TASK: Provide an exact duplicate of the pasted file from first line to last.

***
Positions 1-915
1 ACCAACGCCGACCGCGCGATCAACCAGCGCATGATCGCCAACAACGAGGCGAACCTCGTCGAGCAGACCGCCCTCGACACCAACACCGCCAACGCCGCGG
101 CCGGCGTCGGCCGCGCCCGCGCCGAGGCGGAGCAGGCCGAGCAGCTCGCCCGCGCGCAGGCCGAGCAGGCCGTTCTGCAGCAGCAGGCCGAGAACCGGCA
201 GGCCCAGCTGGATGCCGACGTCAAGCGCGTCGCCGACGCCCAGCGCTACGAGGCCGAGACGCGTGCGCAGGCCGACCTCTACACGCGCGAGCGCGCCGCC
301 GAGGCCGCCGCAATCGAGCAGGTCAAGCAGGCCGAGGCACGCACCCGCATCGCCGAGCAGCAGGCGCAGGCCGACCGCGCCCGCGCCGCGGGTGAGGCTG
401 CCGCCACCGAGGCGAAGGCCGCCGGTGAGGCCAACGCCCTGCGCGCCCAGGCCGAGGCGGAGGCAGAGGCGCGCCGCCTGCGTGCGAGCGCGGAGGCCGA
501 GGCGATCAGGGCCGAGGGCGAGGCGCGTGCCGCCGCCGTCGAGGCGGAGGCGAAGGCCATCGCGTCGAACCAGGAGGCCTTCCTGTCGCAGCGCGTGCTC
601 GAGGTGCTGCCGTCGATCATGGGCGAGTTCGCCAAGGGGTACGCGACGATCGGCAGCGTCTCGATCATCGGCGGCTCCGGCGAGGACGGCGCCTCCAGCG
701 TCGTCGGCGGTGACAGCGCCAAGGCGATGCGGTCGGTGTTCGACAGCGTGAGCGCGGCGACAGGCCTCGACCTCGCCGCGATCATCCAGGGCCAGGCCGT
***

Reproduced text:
Positions 1-915
1 ACCAACGCCGACCGCGCGATCAACCAGCGCATGATCGCCAACAACGAGGCGAACCTCGTCGAGCAGACCGCCCTCGACACCAACACCGCCAACGCCGCGG
101 CCGGCGTCGGCCGCGCCCGCGCCGAGGCGGAGCAGGCCGAGCAGCTCGCCCGCGCGCAGGCCGAGCAGGCCGTTCTGCAGCAGCAGGCCGAGAACCGGCA
201 GGCCCAGCTGGATGCCGACGTCAAGCGCGTCGCCGACGCCCAGCGCTACGAGGCCGAGACGCGTGCGCAGGCCGACCTCTACACGCGCGAGCGCGCCGCC
301 GAGGCCGCCGCAATCGAGCAGGTCAAGCAGGCCGAGGCACGCACCCGCATCGCCGAGCAGCAGGCGCAGGCCGACCGCGCCCGCGCCGCGGGTGAGGCTG
401 CCGCCACCGAGGCGAAGGCCGCCGGTGAGGCCAACGCCCTGCGCGCCCAGGCCGAGGCGGAGGCAGAGGCGCGCCGCCTGCGTGCGAGCGCGGAGGCCGA
501 GGCGATCAGGGCCGAGGGCGAGGCGCGTGCCGCCGCCGTCGAGGCGGAGGCGAAGGCCATCGCGTCGAACCAGGAGGCCTTCCTGTCGCAGCGCGTGCTC
601 GAGGTGCTGCCGTCGATCATGGGCGAGTTCGCCAAGGGGTACGCGACGATCGGCAGCGTCTCGATCATCGGCGGCTCCGGCGAGGACGGCGCCTCCAGCG
701 TCGTCGGCGGTGACAGCGCCAAGGCGATGCGGTCGGTGTTCGACAGCGTGAGCGCGGCGACAGGCCTCGACCTCGCCGCGATCATCCAGGGCCAGGCCGT